I found this Peterson pipe at a local antique mall a few months ago and finally had the chance to pull it from the refurb box and clean it up.
As you can see from the attached pics, it had some cosmetic issues to contend with, mainly a heavily oxidized and mineral crusted stem. Made from Vulcanite, the stem was discoloured a yucky yellow-brown and the P-Lip and bite area showed several layers of white mineral accretions. These “salt crusts” are the result of chemical reactions between the Vulcanite and the smoker’s saliva. It doesn’t happen to every piper, but rather depends highly on the individual’s chemical makeup. Thankfully, though they look bad, the accretions are easily cleaned up.
The stummel was in fairly good estate condition, showing a light cake in the bowl and a bit of tar on the rusticated rim. The exterior of the briar was also quite dirty, with oils and dirt jammed into the rustication.
The nickel shank cap is stamped “K&P” over “PETERSONS”. The stamps on the stummel are a bit harder to work out, as they overlap slightly. They read “PETERSON” over “SYSTEM” over “STANDARD”, then “MADE IN THE” over “REPUBLIC” over “OF IRELAND”, and then the shape number, “312”.
While researching to see if I could date this pipe, I had a close look at the “P” in “Peterson”. It’s a bit hard to see in the photo below, but the P on this pipe has a forked tail. According to Pipedia, Peterson used a few versions of the forked P over time. If I’m reading things correctly, the “P” on this pipe, similar to that in the the photo inset to the right, dates this particular System Standard to the 1970s or early 1980s.
I started the refurbishment of this Pete 312 by reaming the chamber to clear out the old cake. Underneath, the briar was in fairly good nick, with only a few tiny heat fissures showing.
A quick scrub with 0000 steel wool cleaned the grime and gunk off the nickel shank cap. The internals of the stummel took a bit more effort – I used a handful of pipe cleaners and cotton swabs dipped in 99% isopropyl alcohol to clear the old tars and debris from the shank and airway.
As it was nearing the end of the day, I set up the stummel with an alcohol treatment to clear out any remaining tars and freshen the pipe. I used cotton balls in the chamber this time instead of kosher salt as the briar wasn’t that smelly. When the stummel was ready, I dropped the stem into a warm bath of Oxyclean and water and left both parts of the pipe to sit overnight.
The next day, I removed the now-discoloured cotton from the stummel and set it aside to air out while I worked on the stem. This pic shows how much tar and dirt had been dissolved by the alcohol and absorbed by the cotton.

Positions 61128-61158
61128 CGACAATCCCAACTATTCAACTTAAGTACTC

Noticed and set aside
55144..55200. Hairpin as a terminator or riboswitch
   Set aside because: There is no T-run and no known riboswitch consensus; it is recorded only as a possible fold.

Pulling the stem from the Oxy bath, I scrubbed at the softened oxidation with 0000 steel wool and Magic Eraser until the stem was clean. These pics show that there was still a fair amount of oxidation in the Vulcanite; to remove the last of it, I wet-sanded the stem with 600 and 2000 grit sandpapers.
Moving back to the stummel, I cleaned the exterior with a good scrub of Murphy’s Oil Soap and a toothbrush. This lifted a surprising amount of dirt from the finish, and left the briar nice and clean.
I refreshed the finish by wiping on a coat of Fiebing’s Dark Brown leather dye. When the dye had dried, I hand buffed the excess away with a towel and then wiped the briar with a small amount of mineral oil on a cotton pad. This helps to revitalize the wood and add a bit of moisture back into the briar.
The stummel was now ready for final buffing, so I set it aside so I could deal with the stem. Cleaning away the oxidation and salt deposits had revealed some light tooth chatter, which sanded out easily, and some damage to the underside of the P-Lip which I would have to fill,
To accomplish this task, I mixed a bit of thick CA glue with activated charcoal powder and applied this patch material to the damaged button. I let the patch cure, then filed and sanded the repair to blend it into the stem. A bit of sanding from 220 through 2000 grits prepped the repair for final polishing on the wheel.
I took both stem and stummel to the wheel for a run of White Diamond compound and several light coats of Carnauba wax to shine and protect the rejuvenated finish.
I was all set to take the final pics for this restoration, and then had another look at the chamber walls and realized that I had forgotten to address a small bit of scorching inside the bowl.
As has become my standard repair for internal damages, I mixed up a small dab of JB Weld and pressed it into the burnt area to fill the depression and firm up the briar. After sanding away the excess epoxy, I applied a bowl coating of maple syrup and activated charcoal to dress off the repair and give the chamber walls a nice grippy surface onto which the next piper can build a new cake layer.
The finished pipe stands as a testament to the power of a good cleaning to transform a tired and rather manky-looking estate pipe into a vintage briar worthy of any piper’s rack and rotation. Apart from the small button repair, all this pipe needed was a bit of basic maintenance – if only all estate pipes were like this!
This Peterson System Standard 312 has already found a new home with a new piper. I wish him many happy smokes with his new Irish briar companion.
Thanks for joining me for this quick refurb. Until next time, Happy Piping!
Here’s the finished pipe.